Exercise as it relates to Disease/The effect of pilates training on multiple sclerosis

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This is a critique of the research article: Whitney R.D. Duff, Justin W. Andrushko, Doug W. Renshaw, Philip D. Chilibeck, Jonathan P. Farthing, Jana Danielson, and Charity D. Evans (2018) Impact of Pilates Exercise in Multiple Sclerosis. International Journal of MS Care: March/April 2018, Vol. 20, No. 2, pp. 92-100. [1]

The critique was written for a wiki assignment for Health, Disease and Exercise (8365) at the University of Canberra, September 2019.

What is the background to this research?[edit | edit source]

Before it was suggested that people living with multiple sclerosis (MS) should avoid exercise. However these days, those with MS can tolerate physical exercise, which is helpful in managing symptoms, preventing complications and comorbidities as well as maintaining overall well being.[2]

Example of Pilates training

Pilates training is a series of exercises, based on whole-body movements that focuses on body structure, body alignment and muscle recruitment with an emphasis on stabilizing core muscles during dynamic movements. Pilates may have a beneficial effect because activation of core muscles could combat difficulties with mobility and balance in persons with MS.[3] Despite this, a meta-analysis of 12 studies of 2360 patients with MS, cumulative evidence suggested that patients with MS are less physically active than people without the disease.[4]

The purpose of the present study was to see if Pilates specific training on persons with MS, could improve mobility and determine the effect of Pilates in walking performance in people with multiple sclerosis.[1] The importance of this study can help influence different types of training adaptations such as Pilates training in the physical therapy of persons with MS, which could promote further investigation into why this specific type of training is beneficial in the well being of persons with multiple sclerosis.[5]

Where is the research from?[edit | edit source]

The Authors of this study, Whitney R.D. Duff (College of Medicine), PhD; Justin W. Andrushko (College of Kinesiology), MSc; Doug W. Renshaw (College of Kinesiology) , MEd; Philip D. Chilibeck (College of Kinesiology), PhD; Jonathan P. Farthing (College of Kinesiology), PhD; Jana Danielson (College of Kinesiology), MBA; Charity D. Evans (College of Pharmacy and Nutrition),[1] all have extensive knowledge in this study, planned and implemented by the Consortium of Multiple Sclerosis Centers in Canada. The assessment was undertaken at the University of Saskatchewan and the intervention at Lead Pilates and Integrative Therapies sites, both located in Saskatoon, Saskatchewan, Canada.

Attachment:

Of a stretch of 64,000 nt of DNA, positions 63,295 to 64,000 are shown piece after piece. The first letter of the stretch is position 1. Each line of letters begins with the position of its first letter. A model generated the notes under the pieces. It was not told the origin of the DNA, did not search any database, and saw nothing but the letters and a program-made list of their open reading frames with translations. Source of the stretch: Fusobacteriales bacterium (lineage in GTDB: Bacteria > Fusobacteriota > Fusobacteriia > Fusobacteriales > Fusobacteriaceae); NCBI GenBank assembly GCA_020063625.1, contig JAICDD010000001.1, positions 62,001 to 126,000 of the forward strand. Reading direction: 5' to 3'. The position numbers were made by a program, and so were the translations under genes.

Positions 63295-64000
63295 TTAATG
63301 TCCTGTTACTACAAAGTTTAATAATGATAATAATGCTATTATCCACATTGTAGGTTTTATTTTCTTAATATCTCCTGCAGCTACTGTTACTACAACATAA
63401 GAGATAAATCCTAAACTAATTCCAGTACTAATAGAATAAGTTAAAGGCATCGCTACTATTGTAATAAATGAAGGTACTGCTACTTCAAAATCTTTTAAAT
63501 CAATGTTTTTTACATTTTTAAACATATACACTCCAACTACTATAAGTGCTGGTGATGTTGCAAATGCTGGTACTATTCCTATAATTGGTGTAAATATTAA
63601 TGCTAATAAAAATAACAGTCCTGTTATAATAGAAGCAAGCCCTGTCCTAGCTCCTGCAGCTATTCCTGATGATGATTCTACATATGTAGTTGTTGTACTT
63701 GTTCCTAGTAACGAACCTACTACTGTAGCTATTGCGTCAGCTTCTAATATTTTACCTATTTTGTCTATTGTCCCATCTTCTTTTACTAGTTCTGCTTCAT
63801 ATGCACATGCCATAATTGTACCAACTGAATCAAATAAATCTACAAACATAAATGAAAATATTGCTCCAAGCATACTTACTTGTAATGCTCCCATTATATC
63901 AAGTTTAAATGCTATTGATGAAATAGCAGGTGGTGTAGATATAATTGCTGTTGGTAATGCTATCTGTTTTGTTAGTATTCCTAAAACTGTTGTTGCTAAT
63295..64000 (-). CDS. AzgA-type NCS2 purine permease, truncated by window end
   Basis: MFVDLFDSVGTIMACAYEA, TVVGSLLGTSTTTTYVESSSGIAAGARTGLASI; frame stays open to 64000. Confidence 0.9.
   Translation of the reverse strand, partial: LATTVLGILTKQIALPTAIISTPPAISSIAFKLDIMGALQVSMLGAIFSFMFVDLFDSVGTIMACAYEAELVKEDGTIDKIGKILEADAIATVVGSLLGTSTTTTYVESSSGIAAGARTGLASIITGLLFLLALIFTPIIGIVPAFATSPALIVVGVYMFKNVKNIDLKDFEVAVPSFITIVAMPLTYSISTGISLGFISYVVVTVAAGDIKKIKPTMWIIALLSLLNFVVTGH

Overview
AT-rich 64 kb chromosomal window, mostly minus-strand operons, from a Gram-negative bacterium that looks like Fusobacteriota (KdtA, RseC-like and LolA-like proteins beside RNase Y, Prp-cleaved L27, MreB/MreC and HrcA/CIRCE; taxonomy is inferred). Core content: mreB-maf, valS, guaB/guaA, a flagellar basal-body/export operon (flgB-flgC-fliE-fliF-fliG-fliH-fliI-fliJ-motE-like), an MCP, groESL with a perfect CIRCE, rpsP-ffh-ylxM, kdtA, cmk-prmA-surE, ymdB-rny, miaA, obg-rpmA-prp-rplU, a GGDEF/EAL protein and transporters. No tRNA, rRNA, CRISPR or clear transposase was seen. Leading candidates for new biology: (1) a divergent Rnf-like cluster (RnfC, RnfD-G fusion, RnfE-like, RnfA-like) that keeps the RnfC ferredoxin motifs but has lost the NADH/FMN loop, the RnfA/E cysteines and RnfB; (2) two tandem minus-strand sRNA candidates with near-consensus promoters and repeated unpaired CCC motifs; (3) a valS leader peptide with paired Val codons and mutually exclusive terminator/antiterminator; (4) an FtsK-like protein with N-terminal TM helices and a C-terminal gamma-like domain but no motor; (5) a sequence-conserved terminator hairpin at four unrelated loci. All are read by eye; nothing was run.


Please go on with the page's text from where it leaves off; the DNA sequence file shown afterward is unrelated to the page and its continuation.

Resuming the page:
What kind of research was this?[edit | edit source]

The study conducted on the Impact of Pilates Exercise in Multiple Sclerosis was a RCT - Randomized Controlled Trial.[1] Which means people are allocated at random to receive one of several clinical interventions. RCT reduces bias and provides a outcomes to examine a cause-effect relationship between an intervention and an outcome. This is because the RCT balances out participants attributes between groups, allowing characteristic differences between the groups, this is not possible with any other design such as observational or meta-analysis.[6]

What did the research involve?[edit | edit source]

A total of 30 individuals (15 female, 15 male) were obtained through the local MS Society of Canada office and social media from November 20, 2016, through January 20, 2017. The criteria was kept broad that consisted of a diagnosis of MS, that were not restricted to a wheelchair or scooter.

The 12-week study involved a randomization of the 30 participants where a Pilates and a control group were formed, that included a baseline and post-intervention results. The Pilates group were given an exercise program that included a range of exercises, such as the CoreAlign "hoof" which focused on gait and "angles in the snow", which focused on shoulder mobility. Progression was added over the course of the period, with instructors to observe each participants ability to focus on proper breathing, correct body alignment and core stabilization. The Pilates group also received weekly 1-hour massage therapy session with a registered massage therapist specifically trained in massage for MS.

Participants in the control group received a weekly 1 -hour massage therapy session. The researchers decided to include a massage session because it had the potential to improve health outcomes in persons with MS, such as pain and stress, without minimal effect on walking ability.[7] The control group did not receive a Pilates training program, but were not restricted from performing other exercise during the study period.

The primary outcomes was walking ability which was assessed via the 6-Minute Walk Test (6MWT). Secondary outcomes included Timed Up and Go (TUG) test where studies have shown it as a measure of functional mobility in both clinical and research practice in persons with MS;[8] Sit and reach test for flexability; Fullerton Advanced Balance Scale (FABS) for balance; Dual-Energy X-ray Absorptiometry for body composition; Plank-Hold test for core endurance and Maximum Voluntary Contraction for quadriceps strength. Test for fatigability and voluntary muscle activation were also assessed.